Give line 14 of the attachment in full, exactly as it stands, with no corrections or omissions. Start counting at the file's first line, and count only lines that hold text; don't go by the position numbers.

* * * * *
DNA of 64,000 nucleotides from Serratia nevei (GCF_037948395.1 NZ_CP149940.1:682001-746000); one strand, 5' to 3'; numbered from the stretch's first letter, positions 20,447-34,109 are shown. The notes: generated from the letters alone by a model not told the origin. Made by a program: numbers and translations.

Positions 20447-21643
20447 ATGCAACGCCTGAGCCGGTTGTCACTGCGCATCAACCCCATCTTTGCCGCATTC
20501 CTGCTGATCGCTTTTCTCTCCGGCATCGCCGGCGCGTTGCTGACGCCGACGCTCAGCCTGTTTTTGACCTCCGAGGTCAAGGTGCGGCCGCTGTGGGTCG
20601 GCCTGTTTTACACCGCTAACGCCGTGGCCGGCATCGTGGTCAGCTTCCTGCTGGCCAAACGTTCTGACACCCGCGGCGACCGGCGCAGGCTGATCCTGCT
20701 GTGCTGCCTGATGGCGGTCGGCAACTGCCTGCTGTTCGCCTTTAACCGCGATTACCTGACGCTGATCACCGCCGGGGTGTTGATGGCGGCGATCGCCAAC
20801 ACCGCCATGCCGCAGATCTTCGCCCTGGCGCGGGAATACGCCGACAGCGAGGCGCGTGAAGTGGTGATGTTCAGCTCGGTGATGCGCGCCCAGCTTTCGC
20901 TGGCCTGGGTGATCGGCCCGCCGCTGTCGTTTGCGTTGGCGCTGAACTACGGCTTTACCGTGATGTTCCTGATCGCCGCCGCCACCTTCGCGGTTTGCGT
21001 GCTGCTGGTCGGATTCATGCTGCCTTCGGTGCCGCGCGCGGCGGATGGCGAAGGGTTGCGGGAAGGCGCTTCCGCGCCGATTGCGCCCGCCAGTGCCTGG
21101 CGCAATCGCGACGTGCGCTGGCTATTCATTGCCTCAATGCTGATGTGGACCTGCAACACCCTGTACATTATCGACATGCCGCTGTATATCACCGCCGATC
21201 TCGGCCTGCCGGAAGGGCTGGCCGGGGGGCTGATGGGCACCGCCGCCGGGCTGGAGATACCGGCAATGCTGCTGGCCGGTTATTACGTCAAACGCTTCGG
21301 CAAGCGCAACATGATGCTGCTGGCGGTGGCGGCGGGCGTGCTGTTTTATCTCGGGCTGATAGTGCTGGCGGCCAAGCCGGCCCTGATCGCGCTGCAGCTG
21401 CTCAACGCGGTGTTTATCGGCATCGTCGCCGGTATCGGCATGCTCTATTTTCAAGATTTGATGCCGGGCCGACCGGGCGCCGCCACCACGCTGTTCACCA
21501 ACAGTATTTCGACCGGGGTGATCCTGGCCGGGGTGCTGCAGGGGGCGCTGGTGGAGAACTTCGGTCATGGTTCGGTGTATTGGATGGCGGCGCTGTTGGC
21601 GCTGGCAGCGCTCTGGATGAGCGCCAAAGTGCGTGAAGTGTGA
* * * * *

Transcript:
21501 ACAGTATTTCGACCGGGGTGATCCTGGCCGGGGTGCTGCAGGGGGCGCTGGTGGAGAACTTCGGTCATGGTTCGGTGTATTGGATGGCGGCGCTGTTGGC